DSC_4482-K&DKathe Skinner is a Colorado Springs Marriage & Family Therapist who specializes helping couples get their relationships where they want them to be.  She and husband David are celebrating (really) 30 years of marriage.  Find out more about Kathe and how therapy really can work at http://www.coupleswhotalk.com, where you can also leave a message or set up an appointment.

copyright, 2016 Being Heard, LLC

 

CAN COUNSELING SAVE A DYING MARRIAGE?

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Does it feel like the feeling’s gone?

  • Your partner isn’t the person you fell in love with.
  • The communication gap between you widens every day.
  • Your partner won’t talk about it.
  • You’ve been unhappy for so long it feels like it’s too late.
  • Your relationship feels dead.

Since you’re reading this article, it’s likely you still care enough about your partner and your relationship to want to help it — if you only knew how.

Most marriages should be given a chance to succeed.

Marriage counseling can help you restore the trust and intimacy your relationship once enjoyed so that you’ll both have a secure place to learn techniques and tools that can actually make a difference.

  • Resolve past hurts and painful memories
  • Put an end to endless arguments
  • Overcome differences in parenting styles
  • Improve your intimacy and sex life
  • Heal from an affair
  • Grow closer together
  • Take an active, involved and interested role in the life you’ve created together

Behavioral research is often focused on the clinical effectiveness of couples therapy but the subject of couples therapy is in the out-loud American mainstream, too.  Attention runs the gamut from on-line and print articles, to films like Couples Retreat, to playing supportive roles in television dramas like The Sopranos.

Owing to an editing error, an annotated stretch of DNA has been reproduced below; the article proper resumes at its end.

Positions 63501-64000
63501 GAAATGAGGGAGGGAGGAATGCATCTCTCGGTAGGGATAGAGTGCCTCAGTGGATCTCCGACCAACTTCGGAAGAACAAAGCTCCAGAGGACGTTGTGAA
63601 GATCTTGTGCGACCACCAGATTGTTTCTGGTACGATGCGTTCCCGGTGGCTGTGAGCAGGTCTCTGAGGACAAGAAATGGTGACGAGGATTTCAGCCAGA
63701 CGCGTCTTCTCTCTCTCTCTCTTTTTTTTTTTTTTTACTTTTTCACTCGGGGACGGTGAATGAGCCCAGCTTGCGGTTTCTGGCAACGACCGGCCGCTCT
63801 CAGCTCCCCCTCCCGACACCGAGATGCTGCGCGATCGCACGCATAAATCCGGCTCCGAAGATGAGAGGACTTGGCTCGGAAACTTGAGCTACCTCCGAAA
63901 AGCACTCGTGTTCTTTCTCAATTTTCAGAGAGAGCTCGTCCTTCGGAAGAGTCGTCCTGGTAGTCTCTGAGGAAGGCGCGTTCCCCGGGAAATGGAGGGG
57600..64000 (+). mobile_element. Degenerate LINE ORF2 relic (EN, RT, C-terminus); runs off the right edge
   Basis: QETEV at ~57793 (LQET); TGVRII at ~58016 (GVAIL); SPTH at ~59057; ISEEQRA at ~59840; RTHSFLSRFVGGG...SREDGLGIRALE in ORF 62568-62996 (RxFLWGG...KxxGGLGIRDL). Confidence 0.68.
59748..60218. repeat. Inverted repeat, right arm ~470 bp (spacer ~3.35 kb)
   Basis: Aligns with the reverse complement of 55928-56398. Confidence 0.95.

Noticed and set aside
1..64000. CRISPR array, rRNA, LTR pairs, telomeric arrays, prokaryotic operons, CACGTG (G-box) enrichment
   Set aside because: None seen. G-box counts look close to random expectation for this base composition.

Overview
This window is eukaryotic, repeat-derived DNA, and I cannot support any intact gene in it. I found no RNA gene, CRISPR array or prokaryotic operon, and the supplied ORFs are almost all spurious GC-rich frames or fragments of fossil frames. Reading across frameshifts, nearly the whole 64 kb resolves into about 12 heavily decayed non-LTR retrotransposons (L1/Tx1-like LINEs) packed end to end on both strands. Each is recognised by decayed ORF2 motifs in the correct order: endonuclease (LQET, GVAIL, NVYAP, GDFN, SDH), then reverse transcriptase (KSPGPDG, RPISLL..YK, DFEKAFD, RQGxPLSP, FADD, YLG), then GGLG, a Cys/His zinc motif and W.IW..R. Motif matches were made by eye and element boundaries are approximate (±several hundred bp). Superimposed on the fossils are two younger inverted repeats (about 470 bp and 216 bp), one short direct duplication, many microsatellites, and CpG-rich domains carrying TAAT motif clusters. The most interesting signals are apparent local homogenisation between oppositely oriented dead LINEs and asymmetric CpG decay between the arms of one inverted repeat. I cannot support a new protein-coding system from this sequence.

Most marriage counselors would agree that a couple’s motivation to make their relationship work is the single most important factor in determining the success of couples counseling.  Beware the seduction of obtaining a promise from your partner to “work on the relationship” if one of their feet is out the door.  Breaking up is hard to do, there’s enough hurt to go around, so sometimes one partner “buys time” by agreeing to couples counseling.  Therapy also seems to be less successful for couples who wait too long before seeking help.  Unfortunately, the average number of years a distressed couple waits before seeking help is 6 years.

If you and your partner are serious about creating the best relationship possible, marriage counseling is an excellent way to explore your relationship and help each of you uncover and overcome destructive relational patterns.  Hopefully, before 6 years go by.

Kathe Skinner has been a Marriage & Family Therapist for 20 years.  She specializes in couples work, especially with relationships where invisible disability is part of the mix.  She and her husband David have been married for 29 years and together provide a Secular Couple Communication Workshop throughout the year.  They live with their 2 hooligan cats in Colorado Springs.